Testing and validating design iterations. By comparing heatmaps before and after design changes, teams can evaluate the effectiveness of their improvements. This iterative approach ensures that design changes are aligned with user preferences and behaviors.
Optimizing calls-to-action (CTAs) and conversions. Heatmaps help design teams assess the visibility and engagement levels of key CTAs and conversion elements within your app. This data can guide the design of more persuasive CTAs, bolder colors, or different placements, which hopefully lead to increased conversion rates.
Mobile app heatmap features
There are lots of cool features of mobile app heatmaps. Here are a few:
Data overlays. On top of data visualization, mobile heatmaps often offer data overlays - an extra layer of information that offers more granular insights. This can come in handy for things like geographic heatmaps, where data points can be superimposed onto a map to provide spatial context.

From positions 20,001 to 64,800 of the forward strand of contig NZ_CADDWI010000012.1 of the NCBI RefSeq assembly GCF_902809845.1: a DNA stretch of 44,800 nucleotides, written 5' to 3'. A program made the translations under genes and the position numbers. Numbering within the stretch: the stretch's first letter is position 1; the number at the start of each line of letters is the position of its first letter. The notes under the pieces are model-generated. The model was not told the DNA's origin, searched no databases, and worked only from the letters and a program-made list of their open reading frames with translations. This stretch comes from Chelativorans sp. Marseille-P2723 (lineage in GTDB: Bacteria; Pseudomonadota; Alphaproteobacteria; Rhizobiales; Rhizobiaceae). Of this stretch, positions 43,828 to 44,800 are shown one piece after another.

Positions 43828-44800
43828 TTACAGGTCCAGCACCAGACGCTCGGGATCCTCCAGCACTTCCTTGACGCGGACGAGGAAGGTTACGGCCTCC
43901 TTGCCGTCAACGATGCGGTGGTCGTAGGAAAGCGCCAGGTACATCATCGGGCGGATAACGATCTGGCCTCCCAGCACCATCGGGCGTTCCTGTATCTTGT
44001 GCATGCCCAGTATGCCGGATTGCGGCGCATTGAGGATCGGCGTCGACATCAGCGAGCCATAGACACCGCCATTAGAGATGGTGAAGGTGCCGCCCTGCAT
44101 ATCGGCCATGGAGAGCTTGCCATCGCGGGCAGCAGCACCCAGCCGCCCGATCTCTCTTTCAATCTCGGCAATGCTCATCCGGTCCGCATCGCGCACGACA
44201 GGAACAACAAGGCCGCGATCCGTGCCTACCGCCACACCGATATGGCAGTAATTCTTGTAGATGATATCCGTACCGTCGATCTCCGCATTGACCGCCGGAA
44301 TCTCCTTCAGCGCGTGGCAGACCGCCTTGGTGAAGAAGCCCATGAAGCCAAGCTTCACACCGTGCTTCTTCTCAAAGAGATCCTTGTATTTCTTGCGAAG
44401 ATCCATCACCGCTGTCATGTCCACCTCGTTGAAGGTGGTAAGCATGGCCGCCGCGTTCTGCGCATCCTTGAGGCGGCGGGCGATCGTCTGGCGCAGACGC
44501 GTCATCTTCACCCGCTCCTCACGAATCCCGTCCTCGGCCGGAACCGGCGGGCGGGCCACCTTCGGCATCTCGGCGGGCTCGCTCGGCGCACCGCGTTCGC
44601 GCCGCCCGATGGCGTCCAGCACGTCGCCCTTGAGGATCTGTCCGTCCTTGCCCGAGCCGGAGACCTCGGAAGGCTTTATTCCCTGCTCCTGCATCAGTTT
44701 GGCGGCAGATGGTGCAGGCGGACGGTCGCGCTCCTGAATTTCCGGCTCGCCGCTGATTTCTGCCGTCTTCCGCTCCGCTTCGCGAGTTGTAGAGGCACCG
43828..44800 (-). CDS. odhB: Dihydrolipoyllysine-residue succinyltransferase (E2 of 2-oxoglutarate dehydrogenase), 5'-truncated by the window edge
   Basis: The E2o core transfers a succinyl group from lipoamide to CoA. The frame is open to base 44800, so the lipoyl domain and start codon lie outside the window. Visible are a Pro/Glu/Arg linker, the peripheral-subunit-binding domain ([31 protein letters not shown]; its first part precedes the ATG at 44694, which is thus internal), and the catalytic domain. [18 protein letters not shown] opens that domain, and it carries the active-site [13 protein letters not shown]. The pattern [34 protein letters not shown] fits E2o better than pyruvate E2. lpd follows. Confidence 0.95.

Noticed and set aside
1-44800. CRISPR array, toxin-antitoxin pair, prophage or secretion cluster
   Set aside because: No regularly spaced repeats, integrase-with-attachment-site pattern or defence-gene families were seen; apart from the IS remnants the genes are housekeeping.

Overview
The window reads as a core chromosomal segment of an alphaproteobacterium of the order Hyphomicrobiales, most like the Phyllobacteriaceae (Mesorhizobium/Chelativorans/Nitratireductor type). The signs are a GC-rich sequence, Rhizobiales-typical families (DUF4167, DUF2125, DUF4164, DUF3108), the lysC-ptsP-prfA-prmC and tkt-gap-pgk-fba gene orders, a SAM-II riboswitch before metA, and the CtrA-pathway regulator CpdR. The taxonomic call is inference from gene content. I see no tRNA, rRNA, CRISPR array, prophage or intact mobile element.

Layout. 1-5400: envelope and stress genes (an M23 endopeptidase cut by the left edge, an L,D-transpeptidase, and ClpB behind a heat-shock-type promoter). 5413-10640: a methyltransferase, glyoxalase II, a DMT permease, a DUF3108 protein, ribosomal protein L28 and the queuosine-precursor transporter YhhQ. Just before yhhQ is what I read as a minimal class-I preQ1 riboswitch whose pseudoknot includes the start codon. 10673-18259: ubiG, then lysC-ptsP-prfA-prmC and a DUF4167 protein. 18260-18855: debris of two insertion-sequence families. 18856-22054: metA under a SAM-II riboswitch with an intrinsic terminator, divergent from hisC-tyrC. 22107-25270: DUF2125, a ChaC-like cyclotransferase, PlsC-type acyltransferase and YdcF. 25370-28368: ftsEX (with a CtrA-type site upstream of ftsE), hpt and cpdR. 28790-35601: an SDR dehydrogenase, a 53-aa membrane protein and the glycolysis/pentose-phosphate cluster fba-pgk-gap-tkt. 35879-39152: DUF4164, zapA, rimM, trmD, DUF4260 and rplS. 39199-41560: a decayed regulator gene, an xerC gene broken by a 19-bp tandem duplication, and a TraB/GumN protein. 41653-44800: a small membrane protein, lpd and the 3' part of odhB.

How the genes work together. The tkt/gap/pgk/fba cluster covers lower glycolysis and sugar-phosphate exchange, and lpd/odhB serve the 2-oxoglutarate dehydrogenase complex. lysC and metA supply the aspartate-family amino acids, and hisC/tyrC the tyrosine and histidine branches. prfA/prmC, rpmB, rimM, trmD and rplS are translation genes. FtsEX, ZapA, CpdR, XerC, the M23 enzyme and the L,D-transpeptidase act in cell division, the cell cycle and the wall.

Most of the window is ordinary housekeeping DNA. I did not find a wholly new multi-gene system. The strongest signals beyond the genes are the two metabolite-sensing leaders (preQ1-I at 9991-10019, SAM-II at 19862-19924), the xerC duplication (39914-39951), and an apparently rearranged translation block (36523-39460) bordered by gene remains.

Session Replay. Lots of heatmap tools use Session Replay. Session Replay will help you get a more in-depth visual on what users are doing through user recordings. With this, you make better decisions about your product or service based on re-watching what your user actually does.
User segmentation. Segmentation and filtering capabilities in heatmaps allow you to analyze user behavior based on different segments, such as user demographics, device type, location, or app version.
Conversion funnel analysis. Conversion funnel analysis helps you identify the stages where users drop off or abandon your app, allowing you to optimize those specific points for improved conversions. It also tracks user behavior through key conversion steps and identifies bottlenecks and areas of high drop-off rates.
Mobile App Heatmaps are a great tool for enhancing your app's performance and driving user engagement. Stay tuned here for updates as the field develops!